Vertical volute spring suspension
The vertical volute spring suspension system is a type of vehicle suspension system. This type of the suspension system was mainly fitted on US and Italian tanks and armored fighting vehicles starting from throughout the 1930s up until after the end of the Second World War in 1945.
During the 1930s, many innovations in the components of light tanks would make US tanks considerably more reliable. These included rubber-bushed tracks, rear mounted radial engines and the vertical volute spring suspension.
A volute spring is a compression spring in the form of a cone (a volute). Under compression the coils slide over each other, affording longer travel. The result is more stable and powerful than any leaf, coil, or torsion bar spring in the same volume. Mounted vertically in a road wheel bogie for a pair of road wheels on a tank made a very compact unit.
The Rock Island Arsenal produced a small tank for the cavalry which used vertical volute spring suspension instead of leaf spring suspension. Standardized as the M1 Combat Car, it entered service with the US Army in 1937. The design was used in the M2 light tank and subsequent Stuart tank series. Design features of the Stuart were scaled up for use in the first M2 medium tanks which would evolve into the more successful M3 Lee and M4 Sherman, all using the VVSS.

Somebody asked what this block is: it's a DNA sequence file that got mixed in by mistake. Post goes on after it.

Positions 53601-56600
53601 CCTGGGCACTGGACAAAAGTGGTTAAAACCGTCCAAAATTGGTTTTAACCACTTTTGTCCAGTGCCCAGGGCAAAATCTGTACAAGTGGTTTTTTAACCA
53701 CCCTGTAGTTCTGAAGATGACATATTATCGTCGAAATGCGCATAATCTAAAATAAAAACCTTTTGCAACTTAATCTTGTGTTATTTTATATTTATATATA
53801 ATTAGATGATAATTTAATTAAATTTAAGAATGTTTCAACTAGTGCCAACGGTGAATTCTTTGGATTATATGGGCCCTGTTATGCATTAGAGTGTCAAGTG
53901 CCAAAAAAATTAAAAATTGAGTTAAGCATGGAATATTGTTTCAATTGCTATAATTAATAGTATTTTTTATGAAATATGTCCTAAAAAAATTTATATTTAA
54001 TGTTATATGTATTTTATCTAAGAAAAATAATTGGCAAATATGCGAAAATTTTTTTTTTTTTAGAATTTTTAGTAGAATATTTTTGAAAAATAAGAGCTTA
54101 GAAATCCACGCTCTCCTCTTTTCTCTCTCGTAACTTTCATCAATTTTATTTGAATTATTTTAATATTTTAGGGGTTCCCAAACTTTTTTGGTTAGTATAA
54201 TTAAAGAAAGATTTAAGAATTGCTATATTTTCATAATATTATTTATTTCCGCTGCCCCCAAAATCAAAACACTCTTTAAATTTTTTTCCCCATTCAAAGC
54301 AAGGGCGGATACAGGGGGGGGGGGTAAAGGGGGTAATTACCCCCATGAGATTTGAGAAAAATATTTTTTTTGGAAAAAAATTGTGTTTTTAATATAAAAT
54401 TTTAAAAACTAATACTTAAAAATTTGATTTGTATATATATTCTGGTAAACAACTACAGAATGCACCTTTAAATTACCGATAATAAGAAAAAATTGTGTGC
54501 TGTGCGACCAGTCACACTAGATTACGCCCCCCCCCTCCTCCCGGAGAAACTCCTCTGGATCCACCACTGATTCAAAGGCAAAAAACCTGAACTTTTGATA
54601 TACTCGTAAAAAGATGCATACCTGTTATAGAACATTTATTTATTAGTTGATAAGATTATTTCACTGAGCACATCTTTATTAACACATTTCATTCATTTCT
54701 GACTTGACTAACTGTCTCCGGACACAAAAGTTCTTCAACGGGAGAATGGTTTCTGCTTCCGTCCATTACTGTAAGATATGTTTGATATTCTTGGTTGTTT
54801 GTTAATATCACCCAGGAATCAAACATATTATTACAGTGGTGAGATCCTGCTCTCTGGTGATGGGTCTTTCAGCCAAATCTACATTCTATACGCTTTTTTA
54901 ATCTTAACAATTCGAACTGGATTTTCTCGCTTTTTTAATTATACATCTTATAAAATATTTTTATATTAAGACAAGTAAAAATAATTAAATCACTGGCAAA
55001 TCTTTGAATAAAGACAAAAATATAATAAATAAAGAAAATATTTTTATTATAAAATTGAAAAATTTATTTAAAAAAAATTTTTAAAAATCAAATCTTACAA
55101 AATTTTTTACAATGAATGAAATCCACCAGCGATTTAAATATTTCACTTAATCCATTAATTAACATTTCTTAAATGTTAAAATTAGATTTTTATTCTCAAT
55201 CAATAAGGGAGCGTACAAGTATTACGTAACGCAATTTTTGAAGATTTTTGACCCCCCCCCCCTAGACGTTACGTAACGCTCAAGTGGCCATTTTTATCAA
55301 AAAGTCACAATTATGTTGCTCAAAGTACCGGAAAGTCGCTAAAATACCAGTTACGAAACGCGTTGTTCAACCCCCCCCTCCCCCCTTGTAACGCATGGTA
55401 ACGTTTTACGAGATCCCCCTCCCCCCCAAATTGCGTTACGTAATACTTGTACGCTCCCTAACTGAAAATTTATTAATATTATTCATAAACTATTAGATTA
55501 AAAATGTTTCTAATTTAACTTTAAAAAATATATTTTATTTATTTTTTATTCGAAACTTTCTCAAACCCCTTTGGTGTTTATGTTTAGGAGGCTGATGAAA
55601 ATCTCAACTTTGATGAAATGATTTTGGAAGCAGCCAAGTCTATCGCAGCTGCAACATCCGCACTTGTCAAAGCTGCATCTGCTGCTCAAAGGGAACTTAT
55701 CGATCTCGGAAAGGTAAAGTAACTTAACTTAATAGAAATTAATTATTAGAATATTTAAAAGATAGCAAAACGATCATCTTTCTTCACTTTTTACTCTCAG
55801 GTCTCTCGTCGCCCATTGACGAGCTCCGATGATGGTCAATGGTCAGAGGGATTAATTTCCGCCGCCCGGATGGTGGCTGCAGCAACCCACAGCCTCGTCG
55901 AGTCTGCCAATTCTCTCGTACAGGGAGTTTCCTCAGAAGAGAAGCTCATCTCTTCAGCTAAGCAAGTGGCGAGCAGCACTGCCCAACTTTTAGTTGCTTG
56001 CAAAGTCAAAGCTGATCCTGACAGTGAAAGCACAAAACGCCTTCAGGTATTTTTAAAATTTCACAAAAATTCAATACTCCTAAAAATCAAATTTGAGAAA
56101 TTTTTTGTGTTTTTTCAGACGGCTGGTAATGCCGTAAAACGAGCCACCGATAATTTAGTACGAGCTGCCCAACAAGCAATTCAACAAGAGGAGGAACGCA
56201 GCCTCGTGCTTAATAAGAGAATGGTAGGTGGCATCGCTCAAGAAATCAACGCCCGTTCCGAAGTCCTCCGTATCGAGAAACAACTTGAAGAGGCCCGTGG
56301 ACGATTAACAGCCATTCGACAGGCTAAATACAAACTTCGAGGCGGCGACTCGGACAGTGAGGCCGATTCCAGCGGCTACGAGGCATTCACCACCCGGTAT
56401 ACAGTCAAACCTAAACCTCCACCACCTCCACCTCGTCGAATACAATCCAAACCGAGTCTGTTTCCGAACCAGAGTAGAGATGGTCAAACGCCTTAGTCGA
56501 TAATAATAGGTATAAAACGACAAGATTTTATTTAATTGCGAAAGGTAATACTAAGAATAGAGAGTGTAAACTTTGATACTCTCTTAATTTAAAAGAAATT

Battle experience showed a relatively short life of the original vertical volute spring suspension (VVSS) of the late models M3s due to the tank's increasing combat weight with larger guns and larger tracks. After mid-1944, M4A3 models of the Sherman adopted a newly developed Horizontal Volute Spring Suspension (HVSS).
Horizontal volute spring suspension
This type of a suspension system involved springing the pair of dual-mounted road wheels on each bogie against each other with a volute-spring. It was essentially a version of the British Horstmann suspension that replaced the Horstmann's coil-spring with a pair of volute-springs.
When the horizontally-affixed volute-springs were placed in compression by either the front or the rear bogie wheel-arm, the pressure from the load was transmitted to the opposite arm, thus helping to keep tension maintained on the tracks. Compared to the VVSS system which it replaced on the US M4 Sherman tank, the HVSS system was heavier and stronger and allowed the changing of individual wheels aside from increasing wheel travel-space.